On 14 November in Brussels, Disability Sport & Inclusion Advisor for the International Committee of the Red Cross (ICRC), Jess Markt was named the AidEx 2019 Humanitarian Hero of the Year. This is his story and those of the lives he has impacted.

Jess Markt has always been dedicated to sports, playing basketball and competing in his university’s athletics team as a high jumper. At 19, just before returning for his second year, a serious car accident resulted in him becoming paralysed from the chest-down and reliant on getting around with a wheelchair.

In the years that followed Jess discovered wheelchair basketball which became a significant factor in his physical and mental recovery. He went on to play in the United States’ National Wheelchair Basketball Association for a decade, when in 2009 he received an email requesting a volunteer to teach a newly formed team in Afghanistan called Maimana – one of the first two in the country.

Seeing this opportunity as a means of sharing his knowledge and experience with a group of new players, and hopefully expanding their horizons both on and off the court, Jess began a transformative journey.

“That trip – which I went into assuming it would be a one-time-only adventure – completely changed my life. I formed a bond with the young players in Maimana in spite of our many differences and realized that there was much more that could be done to give them and other people with physical disabilities in Afghanistan the opportunity to fulfil their potential as athletes.”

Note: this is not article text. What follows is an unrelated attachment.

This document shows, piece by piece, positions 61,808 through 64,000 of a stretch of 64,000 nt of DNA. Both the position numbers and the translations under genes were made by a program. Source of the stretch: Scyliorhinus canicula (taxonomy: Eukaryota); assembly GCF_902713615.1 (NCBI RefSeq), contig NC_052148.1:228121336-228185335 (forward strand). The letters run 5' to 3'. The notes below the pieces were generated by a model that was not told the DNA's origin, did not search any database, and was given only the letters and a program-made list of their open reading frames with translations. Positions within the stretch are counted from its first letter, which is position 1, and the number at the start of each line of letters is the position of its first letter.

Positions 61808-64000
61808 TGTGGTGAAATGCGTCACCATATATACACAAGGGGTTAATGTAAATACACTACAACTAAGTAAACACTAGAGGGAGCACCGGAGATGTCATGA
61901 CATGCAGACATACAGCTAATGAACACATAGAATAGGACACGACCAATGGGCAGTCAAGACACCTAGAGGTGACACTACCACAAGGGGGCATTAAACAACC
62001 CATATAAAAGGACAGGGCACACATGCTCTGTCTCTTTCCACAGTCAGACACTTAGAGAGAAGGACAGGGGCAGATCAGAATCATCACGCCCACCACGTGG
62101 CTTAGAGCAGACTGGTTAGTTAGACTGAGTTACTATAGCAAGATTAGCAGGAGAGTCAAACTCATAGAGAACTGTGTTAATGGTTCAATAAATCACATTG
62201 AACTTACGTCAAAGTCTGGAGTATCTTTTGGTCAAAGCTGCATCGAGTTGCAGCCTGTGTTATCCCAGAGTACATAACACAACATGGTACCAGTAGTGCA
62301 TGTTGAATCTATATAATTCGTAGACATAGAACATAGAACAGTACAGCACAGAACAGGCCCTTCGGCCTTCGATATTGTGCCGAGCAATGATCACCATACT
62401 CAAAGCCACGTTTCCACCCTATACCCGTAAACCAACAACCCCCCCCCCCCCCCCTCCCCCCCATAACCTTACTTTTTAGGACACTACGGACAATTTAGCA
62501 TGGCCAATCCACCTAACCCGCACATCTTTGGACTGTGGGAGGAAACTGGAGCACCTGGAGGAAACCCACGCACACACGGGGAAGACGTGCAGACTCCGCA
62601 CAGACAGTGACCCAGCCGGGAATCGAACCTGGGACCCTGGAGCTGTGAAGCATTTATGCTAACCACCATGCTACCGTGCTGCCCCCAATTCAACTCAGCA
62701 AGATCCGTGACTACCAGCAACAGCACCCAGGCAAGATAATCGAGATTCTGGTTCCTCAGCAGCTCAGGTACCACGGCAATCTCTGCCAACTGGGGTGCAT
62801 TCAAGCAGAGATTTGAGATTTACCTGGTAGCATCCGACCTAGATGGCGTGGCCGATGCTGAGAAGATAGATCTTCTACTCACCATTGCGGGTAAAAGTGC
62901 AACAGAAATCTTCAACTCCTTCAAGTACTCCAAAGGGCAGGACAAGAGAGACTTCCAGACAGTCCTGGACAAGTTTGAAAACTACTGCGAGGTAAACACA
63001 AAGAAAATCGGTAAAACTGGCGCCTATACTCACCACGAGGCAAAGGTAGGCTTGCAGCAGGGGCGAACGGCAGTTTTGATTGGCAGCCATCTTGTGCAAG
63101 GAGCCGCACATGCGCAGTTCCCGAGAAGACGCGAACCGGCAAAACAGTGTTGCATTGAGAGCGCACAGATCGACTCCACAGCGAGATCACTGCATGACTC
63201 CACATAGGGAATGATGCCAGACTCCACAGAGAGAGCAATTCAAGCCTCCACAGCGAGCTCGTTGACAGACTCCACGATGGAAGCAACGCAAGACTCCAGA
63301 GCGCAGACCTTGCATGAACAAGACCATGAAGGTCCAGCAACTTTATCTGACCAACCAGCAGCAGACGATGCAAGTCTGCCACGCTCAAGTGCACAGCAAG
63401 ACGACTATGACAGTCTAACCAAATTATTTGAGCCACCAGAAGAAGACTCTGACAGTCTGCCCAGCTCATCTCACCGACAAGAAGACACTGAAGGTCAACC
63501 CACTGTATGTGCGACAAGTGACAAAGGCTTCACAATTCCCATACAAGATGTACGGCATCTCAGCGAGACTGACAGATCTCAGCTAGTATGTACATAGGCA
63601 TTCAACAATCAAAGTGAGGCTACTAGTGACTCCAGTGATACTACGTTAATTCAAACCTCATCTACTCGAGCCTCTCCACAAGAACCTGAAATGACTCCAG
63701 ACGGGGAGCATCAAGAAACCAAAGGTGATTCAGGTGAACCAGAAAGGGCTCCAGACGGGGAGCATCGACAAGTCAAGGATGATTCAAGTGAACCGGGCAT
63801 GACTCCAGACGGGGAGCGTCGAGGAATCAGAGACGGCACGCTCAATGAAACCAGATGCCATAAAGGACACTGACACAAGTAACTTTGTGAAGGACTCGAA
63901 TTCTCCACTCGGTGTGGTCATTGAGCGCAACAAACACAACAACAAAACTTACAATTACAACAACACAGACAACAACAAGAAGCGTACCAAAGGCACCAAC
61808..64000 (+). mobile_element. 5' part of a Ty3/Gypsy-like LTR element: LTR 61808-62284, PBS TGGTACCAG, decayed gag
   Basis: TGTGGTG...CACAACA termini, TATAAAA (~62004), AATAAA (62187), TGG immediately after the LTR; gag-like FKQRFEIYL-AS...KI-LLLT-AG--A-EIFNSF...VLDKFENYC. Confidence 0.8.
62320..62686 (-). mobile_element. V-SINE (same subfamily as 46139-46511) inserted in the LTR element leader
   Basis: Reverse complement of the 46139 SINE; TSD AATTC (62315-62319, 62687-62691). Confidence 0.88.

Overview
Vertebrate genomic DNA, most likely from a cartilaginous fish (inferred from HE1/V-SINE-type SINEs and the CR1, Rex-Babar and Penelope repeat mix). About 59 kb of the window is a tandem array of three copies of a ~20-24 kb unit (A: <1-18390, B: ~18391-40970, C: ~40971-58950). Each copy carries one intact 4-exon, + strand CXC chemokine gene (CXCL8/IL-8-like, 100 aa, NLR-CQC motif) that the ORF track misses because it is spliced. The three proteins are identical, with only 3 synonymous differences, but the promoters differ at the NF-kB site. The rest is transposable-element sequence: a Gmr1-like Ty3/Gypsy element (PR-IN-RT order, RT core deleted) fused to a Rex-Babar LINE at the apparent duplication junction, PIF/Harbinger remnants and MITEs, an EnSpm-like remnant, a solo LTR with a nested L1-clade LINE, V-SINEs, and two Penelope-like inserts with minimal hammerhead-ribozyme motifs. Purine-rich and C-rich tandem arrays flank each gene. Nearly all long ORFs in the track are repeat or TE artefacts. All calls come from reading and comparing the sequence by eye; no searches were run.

After connecting with the ICRC’s, Physical Rehabilitation Programme (PRP) leader in Afghanistan, Alberto Cairo, discussions began about the possibility of using wheelchair basketball as an extension of the work they were doing with physical rehabilitation for persons with physical disabilities.

Jess coached boys with disabilities who had been told their entire lives how their place was out of sight with no place in society, consequently prescribed to a life on the margins of their communities. Their embrace of wheelchair basketball changed this. Jess saw members of his team grow physically stronger and develop confidence in their new identities as athletes.